BITCO Insurance Companies

Guide for Safe Confined Space Entry and Work

Release Date: September 20, 2016

Confined spaces are present in many workplaces and include tanks, pits, vaults, pipelines, sewers, silos, and storage bins. These spaces may pose physical safety hazards, such as engulfment or entrapment or have the potential to contain hazardous atmospheres. According to data collected by the U.S. Department of Labor (USDOL), Bureau of Labor Statistics (BLS) Census of Fatal Occupational Injuries (CFOI) program, fatal injuries in confined spaces fluctuated from a low of 81 in 1998 to a high of 100 in 2000 during the five-year period, averaging 92 fatalities per year.

The Occupational Safety and Health Administration (OSHA) provides requirements to protect workers from confined space hazards in general industry and construction in 29 CFR 1910.146 and 29 CFR 1926 Subpart AA, respectively. Recently, the National Fire Protection Association (NFPA) published a guide, NFPA 350: Guide for Safe Confined Space Entry and Work, 2016 Edition, for working in and around these spaces. According to the NFPA, the OSHA regulations tell you 'what' to do, not 'how' to identify, evaluate, and control confined space hazards or conduct rescue response. NFPA 350 is written to fill that gap and supplement the OSHA requirements.

To support the efforts to reduce confined space injuries and deaths, NFPA has released a short (five-minute) online training program to help worksites properly identify confined spaces. The program walks the learner through the evaluation process with a focus on rapidly identifying hazards.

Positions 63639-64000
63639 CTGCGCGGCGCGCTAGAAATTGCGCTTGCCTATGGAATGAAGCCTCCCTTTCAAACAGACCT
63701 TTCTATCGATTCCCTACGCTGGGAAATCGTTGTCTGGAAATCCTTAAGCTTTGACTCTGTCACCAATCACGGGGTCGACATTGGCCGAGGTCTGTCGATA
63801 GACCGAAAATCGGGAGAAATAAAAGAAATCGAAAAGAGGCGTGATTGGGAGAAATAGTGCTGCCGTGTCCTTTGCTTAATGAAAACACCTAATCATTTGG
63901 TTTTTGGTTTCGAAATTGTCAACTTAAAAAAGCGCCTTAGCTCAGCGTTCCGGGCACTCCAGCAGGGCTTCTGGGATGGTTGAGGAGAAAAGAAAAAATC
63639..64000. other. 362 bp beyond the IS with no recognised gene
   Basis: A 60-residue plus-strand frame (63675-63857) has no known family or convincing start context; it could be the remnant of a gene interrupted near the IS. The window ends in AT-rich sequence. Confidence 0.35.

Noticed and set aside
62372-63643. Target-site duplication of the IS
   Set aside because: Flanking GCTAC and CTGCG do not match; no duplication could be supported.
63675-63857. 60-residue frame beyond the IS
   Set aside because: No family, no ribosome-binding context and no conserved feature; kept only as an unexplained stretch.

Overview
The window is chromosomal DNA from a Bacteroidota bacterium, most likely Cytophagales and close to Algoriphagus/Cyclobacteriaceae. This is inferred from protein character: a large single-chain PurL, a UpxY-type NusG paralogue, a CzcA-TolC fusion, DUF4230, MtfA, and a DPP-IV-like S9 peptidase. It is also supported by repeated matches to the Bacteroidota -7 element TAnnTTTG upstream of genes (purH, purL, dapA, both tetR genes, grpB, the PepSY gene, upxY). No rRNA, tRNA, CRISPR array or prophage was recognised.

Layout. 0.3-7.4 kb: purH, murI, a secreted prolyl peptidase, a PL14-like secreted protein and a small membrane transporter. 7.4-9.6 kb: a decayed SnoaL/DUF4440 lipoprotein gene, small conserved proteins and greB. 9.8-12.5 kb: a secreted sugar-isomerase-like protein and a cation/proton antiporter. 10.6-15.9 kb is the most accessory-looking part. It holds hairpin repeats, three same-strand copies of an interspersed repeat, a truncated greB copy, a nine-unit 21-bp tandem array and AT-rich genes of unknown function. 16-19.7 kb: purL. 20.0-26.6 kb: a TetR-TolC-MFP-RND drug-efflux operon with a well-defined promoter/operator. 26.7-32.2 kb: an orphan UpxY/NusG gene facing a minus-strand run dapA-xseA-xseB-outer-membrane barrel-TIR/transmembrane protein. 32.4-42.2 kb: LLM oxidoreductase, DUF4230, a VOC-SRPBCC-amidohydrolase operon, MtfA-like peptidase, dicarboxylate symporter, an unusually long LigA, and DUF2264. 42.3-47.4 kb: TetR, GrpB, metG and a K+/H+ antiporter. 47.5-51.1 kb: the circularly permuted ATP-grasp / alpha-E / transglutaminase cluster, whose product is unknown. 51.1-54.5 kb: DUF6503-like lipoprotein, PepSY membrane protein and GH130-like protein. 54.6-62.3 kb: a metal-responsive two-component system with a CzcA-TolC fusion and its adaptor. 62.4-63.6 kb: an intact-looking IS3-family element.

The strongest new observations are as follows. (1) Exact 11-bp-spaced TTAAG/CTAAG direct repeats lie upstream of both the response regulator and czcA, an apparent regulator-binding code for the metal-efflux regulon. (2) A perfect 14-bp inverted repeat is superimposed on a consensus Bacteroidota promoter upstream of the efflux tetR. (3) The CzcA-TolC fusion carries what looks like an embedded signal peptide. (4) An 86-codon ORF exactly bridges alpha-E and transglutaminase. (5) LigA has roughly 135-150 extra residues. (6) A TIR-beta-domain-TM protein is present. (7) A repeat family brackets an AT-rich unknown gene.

The online program can be accessed from the NFPA website at http://www.nfpa.org/assets/gallery/marketing/confinedspaces/story_html5.html.

COPYRIGHT ©2016, ISO Services, Inc.

The information contained in this publication was obtained from sources believed to be reliable. ISO Services, Inc., its companies and employees make no guarantee of results and assume no liability in connection with either the information herein contained or the safety suggestions herein made. Moreover, it cannot be assumed that every acceptable safety procedure is contained herein or that abnormal or unusual circumstances may not warrant or require further or additional procedure.


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